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average only between 50 and 90 students graduating with five or

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more good GCSEs. The architects would leave a school where 160-170

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children each year would get five GCSEs. The raw social good of an

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architect is way bigger. The architects focus on building the

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right school for the future, the right school for its community. They

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start off by improving the environment in the school, improving

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behaviour of the students and improving the leadership, and then

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improving the teaching. They also engage with the local community and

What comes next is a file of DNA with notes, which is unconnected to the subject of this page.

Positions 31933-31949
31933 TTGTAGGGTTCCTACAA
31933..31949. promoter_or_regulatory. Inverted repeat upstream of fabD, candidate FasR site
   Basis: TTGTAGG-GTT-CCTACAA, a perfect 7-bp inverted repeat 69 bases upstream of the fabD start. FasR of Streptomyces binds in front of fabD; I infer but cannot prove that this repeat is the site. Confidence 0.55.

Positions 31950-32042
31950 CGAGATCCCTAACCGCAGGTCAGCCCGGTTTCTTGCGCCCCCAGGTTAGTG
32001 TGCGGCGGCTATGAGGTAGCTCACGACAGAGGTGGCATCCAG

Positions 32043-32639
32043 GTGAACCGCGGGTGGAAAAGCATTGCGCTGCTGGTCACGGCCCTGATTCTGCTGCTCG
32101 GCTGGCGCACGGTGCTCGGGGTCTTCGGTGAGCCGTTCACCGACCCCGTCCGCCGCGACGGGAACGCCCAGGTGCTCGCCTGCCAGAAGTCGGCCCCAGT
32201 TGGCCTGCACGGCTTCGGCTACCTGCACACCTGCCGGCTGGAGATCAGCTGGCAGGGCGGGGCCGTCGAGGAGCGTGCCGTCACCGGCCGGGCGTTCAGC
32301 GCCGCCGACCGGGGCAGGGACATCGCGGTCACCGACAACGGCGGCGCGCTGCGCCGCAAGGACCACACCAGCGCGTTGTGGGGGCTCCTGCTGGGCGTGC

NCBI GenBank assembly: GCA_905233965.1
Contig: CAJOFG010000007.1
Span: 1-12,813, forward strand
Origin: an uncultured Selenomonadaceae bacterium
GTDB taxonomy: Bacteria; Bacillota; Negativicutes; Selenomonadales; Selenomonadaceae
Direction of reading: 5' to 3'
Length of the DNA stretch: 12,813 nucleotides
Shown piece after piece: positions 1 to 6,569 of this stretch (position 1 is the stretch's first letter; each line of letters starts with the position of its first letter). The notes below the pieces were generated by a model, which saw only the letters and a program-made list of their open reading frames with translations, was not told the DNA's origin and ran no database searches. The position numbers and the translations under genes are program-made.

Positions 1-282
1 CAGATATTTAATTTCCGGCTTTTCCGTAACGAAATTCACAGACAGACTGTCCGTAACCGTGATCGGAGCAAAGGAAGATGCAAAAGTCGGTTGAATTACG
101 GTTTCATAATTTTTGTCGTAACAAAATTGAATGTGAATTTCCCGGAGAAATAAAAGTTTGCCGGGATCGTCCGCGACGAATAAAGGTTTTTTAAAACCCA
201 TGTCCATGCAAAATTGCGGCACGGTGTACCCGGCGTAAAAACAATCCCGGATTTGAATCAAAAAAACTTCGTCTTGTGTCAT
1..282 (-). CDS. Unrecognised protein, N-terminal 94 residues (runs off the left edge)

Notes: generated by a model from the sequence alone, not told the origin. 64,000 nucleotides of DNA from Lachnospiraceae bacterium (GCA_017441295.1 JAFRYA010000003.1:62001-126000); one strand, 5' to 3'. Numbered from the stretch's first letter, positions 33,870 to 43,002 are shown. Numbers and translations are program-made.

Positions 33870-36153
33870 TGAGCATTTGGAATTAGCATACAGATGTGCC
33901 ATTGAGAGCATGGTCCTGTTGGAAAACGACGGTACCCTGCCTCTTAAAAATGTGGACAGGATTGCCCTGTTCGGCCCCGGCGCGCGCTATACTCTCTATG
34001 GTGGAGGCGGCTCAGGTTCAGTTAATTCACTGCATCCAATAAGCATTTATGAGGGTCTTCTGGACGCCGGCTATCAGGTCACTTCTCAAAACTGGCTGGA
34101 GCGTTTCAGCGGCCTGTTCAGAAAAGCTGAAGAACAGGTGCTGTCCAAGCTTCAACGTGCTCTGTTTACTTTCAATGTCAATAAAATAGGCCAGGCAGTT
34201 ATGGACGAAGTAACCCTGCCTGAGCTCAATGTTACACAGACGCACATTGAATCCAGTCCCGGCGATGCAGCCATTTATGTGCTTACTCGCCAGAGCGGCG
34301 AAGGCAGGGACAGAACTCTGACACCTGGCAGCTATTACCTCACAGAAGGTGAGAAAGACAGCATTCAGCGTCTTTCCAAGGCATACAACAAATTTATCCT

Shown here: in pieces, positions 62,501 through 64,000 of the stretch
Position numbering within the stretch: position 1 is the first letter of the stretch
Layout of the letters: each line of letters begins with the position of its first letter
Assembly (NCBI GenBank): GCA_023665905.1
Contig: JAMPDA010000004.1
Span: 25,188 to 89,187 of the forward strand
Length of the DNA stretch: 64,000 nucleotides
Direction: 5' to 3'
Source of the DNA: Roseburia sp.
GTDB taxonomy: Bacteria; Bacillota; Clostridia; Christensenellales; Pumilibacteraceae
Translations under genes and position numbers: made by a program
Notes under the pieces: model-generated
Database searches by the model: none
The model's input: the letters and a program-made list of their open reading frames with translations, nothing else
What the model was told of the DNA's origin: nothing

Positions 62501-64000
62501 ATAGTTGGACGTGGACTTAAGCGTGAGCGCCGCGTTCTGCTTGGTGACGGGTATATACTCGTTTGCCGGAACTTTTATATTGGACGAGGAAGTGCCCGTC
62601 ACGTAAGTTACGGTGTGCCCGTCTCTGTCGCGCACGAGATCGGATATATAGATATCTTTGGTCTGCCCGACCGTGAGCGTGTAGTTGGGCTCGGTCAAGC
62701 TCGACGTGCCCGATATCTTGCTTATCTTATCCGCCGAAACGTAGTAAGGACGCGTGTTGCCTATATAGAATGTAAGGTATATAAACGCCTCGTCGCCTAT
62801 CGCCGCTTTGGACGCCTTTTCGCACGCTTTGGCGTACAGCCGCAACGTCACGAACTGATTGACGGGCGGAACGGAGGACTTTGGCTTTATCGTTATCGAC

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try and understand what is the right school. For example, they seek

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parental complaints as a positive thing because they believe that

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parents are now engaged with the school, which is the right thing for

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the school going forwards. He would hope that our school system is

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systematically identifying and rewarding those architect

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headteachers. But it isn't. If you look at who the Government gives

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honours two, 60 3% of the surgeon headteachers in our example had a

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gong of some kind. For the architects, it was just 13%. If you

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have a look at who governing bodies are winning to pay the most, you see